Tiniest Planet Yet Discovered by NASA Outside our Solar System
The record for the smallest planet beyond our Solar System has been shattered by astronomers. They've recently unveiled a planet that that's only slightly larger than our moon and speeds around its star in a mere 13 days.
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The planet, called Kepler-37b, is what is known as an exoplanet, which means that it exists outside of our Solar System. The planet itself is most likely rocky and is unable to support water due to its closeness to its star; it is located approximately 210 light-years away from Earth in the constellation Lyra.. It may be the smallest, but it certainly isn't the only planet that astronomers found. They also located two other planets rotating the same star, Kepler-37c and Kepler-37d. One is about three-quarters the size of Earth while the other is about twice the size of Earth (See image). Both of them also rotate close enough to their star to make water an impossibility.
Actually learning the planets measurements, though, was a different process from merely detecting it. The astronomers measured the star that it orbited and then compared the measurements with the actual planet. In this way, they were able to find the approximate size of the tiny planet.
How did astronomers find these planets in the first place, though? They're getting better and better at finding planets in far-flung solar systems. The Kepler space telescope allows them to detect tiny dips in stars' light that happens when planets pass in front of them. Called a transit event, this change in light allows astronomers to detect new planets.
Yet while the Kepler telescope was usually able to detect large planets at first, it wasn't always able to detect smaller ones. In its earliest days, it only found behemoths around the size of Jupiter or Neptune. More recently, it has found planets that are about twice the radius of our planet.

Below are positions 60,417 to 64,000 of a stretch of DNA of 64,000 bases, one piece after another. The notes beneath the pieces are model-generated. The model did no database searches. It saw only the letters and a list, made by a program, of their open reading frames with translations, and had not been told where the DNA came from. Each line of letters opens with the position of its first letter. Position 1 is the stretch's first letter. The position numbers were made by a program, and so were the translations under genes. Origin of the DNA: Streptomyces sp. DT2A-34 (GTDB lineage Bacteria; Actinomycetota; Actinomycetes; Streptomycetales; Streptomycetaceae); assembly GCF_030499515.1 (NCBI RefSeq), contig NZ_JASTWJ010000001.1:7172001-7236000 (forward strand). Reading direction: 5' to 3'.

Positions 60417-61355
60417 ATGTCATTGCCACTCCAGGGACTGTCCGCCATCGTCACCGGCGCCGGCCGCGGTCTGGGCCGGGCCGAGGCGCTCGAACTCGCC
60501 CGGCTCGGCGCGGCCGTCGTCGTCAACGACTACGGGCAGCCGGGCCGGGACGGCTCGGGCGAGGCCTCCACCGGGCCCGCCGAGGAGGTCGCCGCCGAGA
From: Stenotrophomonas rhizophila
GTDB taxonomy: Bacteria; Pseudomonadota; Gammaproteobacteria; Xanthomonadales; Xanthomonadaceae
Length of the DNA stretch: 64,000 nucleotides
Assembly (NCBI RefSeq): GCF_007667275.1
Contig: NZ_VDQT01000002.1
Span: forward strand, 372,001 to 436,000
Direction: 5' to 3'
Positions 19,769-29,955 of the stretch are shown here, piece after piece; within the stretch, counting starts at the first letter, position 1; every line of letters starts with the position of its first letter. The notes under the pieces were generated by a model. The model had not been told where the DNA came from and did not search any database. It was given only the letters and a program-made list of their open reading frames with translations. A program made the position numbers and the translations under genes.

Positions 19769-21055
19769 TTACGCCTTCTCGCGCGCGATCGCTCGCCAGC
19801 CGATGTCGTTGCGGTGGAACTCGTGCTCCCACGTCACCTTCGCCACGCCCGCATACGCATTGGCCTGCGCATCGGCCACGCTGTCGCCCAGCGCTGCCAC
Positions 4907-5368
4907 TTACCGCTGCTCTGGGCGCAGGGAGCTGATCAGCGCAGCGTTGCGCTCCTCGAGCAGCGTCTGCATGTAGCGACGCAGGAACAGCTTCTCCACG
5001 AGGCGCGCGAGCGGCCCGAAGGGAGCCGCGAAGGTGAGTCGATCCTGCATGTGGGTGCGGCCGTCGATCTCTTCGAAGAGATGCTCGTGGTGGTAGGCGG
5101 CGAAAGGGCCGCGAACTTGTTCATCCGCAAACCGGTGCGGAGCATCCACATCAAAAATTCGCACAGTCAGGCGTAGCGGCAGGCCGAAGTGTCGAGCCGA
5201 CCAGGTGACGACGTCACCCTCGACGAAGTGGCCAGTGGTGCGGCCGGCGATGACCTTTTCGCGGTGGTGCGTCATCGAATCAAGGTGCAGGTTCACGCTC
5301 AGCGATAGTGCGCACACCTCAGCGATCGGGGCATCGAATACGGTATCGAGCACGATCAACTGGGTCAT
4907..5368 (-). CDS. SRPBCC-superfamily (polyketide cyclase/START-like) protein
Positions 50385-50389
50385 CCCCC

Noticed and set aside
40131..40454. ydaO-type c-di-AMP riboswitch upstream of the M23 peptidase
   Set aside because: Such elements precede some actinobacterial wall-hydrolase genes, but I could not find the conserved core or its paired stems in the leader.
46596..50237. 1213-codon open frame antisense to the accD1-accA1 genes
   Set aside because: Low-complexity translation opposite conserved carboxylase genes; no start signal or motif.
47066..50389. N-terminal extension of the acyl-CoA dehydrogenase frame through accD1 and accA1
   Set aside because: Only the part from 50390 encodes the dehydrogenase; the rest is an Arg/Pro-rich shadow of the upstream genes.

Considering that the latest find is so small, it shows a major technological improvement for the telescope. The telescope itself has been recording data for nearly four years, and signals that would have once been too small to notice have slowly been accumulating, which explains why astronomers are now more likely to see the tinier planets.
In the coming years, astronomers will most likely continue to keep announcing more and more exoplanets that are being discovered. Francois Fressin, co-author of the paper that announced the findings, said in an interview with BBC News, "I understand that people could be bored by these successive announcements, but hundreds or thousands of years from now, this will be remembered as the decade where discovery of other worlds of all kinds has been made possible."
The findings were published in the journal Nature.